With the dust having settled from last week’s RSA Conference, I took some time to gather my thoughts on what was a very memorable week.
Attending as an exhibitor was quite a treat as you get to see behind Oz’s curtain and see what it takes to prepare and man the booths, including giving crash courses to ahem auxiliary booth personnel who might not be too familiar with terms like ‘encryption’, keeping the booth stocked with schwag, presentation rehearsals, wrestling with scan devices, and taking breathers between visitor mobs. It wasn’t too dissimilar from corporate recruiting events and other conferences I have held the fort down on, but come on, this is RSA! Step right up! Happy Hours in the expo hall! Take a spin on our wheel of prizes! Tote bags, get your tote bags over here! Take a picture at the NSA booth! Those are not auxiliary booth personnel, those are space aliens!
The RSA Conference Carnival
Basically, year in and year out, a carnival-like atmosphere descends on Moscone Center during the RSA Conference, and we certainly contributed as was our duty. This year however, it was what was happening leading up to and during the conference that drew more attention than in previous years, but not for good reasons. NSA was already going to be a common item of discussion at this year’s conference thanks to the Snowden leaks that started last summer, but when allegations emerged that RSA might have been paid off by the NSA to intentionally weaken encryption technology, scheduled RSA speakers started bailing out. An alternative one day conference called Trustycon was held across the street from Moscone Center and some of the speakers that defected from the RSA Conference spoke there instead. Even though I was not able to catch all the speakers, I found the Trustycon morning talks to be some of the most interesting, and was pleasantly surprised that they kept the anti-RSA rants to a minimum.
That’s not to say that there weren’t more vocal protesters during the week. A group of protesters affiliated with another major conference bought out a nearby restaurant for a day and refused to allow entry to any RSA conference attendee aide from the expo pass holders. This group was directly targeting RSA and handing out fliers to raise awareness of the RSA-NSA allegations and encourage people to boycott RSA.
Productive RSA Sessions
Aside from these, RSA sessions themselves had some interesting moments as well. One of the first speakers during the conference, Richard Clarke, chairman and CEO of Good Harbor and a member of President Obama’s review group on intelligence and communications technology, not only dropped an F Bomb, but also alleged that EU companies are trying to get a marketing edge by pushing for data localization under the guise of security and quite bluntly stated that the NSA can get to any data regardless. The speaker that immediately followed, Professor Udo Helmbrecht, is the Executive Director of the European Union Agency for Network and Information Security, so you can imagine there was some awkwardness felt in the audience when he took the stage and had to specifically respond to the allegations. RSA’s CEO also captured the attention of attendees by going off-script to speak about the topic on everyone’s mind; the RSA-NSA allegations, but I would be surprised if that influenced anyone one way or another.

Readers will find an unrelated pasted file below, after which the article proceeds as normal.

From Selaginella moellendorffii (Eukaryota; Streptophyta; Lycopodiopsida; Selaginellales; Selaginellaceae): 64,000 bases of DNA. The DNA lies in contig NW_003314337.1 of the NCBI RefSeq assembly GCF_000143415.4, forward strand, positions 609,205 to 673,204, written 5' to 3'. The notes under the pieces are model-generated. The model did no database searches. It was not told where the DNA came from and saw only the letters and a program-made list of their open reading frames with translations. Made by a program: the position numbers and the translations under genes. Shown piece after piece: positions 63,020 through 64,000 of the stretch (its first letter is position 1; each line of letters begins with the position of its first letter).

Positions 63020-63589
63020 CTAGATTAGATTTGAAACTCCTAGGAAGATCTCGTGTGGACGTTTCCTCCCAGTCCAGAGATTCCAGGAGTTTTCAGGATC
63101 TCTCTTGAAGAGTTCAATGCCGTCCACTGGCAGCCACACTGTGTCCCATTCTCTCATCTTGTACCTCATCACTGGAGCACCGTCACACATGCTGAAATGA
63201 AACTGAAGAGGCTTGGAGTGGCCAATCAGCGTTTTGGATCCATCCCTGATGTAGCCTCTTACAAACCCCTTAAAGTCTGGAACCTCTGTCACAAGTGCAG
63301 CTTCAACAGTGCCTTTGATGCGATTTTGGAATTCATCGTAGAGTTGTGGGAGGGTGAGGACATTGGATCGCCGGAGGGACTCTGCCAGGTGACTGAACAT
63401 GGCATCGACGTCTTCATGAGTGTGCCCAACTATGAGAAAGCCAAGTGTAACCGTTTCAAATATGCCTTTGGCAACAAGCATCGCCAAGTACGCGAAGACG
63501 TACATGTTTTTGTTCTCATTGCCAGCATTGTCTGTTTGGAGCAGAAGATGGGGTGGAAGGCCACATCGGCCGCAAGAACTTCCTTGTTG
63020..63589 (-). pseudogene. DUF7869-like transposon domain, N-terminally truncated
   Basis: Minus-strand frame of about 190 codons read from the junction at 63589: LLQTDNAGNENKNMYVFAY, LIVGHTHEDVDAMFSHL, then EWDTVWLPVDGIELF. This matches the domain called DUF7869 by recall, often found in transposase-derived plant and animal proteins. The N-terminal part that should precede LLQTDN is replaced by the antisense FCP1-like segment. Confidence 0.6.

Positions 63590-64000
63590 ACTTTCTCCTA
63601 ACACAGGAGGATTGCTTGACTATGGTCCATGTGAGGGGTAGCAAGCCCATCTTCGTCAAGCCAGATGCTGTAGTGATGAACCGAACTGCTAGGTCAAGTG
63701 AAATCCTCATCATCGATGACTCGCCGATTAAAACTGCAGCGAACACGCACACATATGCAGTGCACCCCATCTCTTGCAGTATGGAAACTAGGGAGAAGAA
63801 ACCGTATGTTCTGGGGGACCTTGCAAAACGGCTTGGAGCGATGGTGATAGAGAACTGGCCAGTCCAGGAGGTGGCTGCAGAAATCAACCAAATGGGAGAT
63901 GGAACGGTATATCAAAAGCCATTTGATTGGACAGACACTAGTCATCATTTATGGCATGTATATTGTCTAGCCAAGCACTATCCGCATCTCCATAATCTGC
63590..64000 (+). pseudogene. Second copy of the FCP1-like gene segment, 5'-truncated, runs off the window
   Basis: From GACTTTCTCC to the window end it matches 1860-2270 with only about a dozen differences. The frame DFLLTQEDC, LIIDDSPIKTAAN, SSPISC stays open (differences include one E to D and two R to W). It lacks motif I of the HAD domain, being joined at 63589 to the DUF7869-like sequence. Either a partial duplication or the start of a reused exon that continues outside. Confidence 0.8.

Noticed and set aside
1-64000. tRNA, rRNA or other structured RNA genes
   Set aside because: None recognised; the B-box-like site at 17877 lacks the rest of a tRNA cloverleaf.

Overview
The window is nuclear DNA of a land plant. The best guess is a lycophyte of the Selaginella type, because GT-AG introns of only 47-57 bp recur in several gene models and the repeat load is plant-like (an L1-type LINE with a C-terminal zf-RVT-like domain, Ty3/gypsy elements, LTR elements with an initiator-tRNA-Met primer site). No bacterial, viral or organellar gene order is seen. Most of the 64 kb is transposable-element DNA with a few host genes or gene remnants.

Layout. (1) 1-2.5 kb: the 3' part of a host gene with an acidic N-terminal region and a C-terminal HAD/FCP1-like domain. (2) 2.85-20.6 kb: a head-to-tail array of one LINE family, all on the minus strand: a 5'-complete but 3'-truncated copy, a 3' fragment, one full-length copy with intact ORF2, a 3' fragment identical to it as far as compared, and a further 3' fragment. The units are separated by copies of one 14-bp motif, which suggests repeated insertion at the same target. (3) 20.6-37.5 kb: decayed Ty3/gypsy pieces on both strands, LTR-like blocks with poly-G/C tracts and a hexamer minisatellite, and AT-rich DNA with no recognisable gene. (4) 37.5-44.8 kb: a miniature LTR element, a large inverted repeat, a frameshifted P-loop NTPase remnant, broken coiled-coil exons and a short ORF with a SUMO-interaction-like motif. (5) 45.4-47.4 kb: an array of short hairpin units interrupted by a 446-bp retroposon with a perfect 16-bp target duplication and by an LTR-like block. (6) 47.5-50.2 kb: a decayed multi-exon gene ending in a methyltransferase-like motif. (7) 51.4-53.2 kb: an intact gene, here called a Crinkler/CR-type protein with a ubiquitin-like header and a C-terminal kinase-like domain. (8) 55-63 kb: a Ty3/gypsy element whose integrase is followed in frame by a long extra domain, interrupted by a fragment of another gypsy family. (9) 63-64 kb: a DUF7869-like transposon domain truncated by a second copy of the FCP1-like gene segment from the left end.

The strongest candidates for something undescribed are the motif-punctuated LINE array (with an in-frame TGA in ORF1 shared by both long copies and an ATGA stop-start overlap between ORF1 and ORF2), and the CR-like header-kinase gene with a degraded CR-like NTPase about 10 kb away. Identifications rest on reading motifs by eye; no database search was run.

A Turning Point for the RSA Conference?
Ironically, RSA-NSA allegations or no, one of the last RSA Conference stories making the rounds was triggered during the RSA Conference itself. The conference’s smartphone app had a vulnerability that exposed the personal data of the people that downloaded the app, and in this day and age of increased privacy awareness and the technology community’s eroded trust in RSA, this is an incident RSA could do without.
Overall, the 2014 RSA Conference might be a turning point for the conference thanks to Edward Snowden and the repercussions of the information he brought to light. It made for a very entertaining week and birthed a new conference that will hopefully become an annual mainstay. It didn’t change my perception of the current shifts in security and privacy or how we are reacting to them in the short term, but it gave me more to consider as we move along on our compliance roadmap.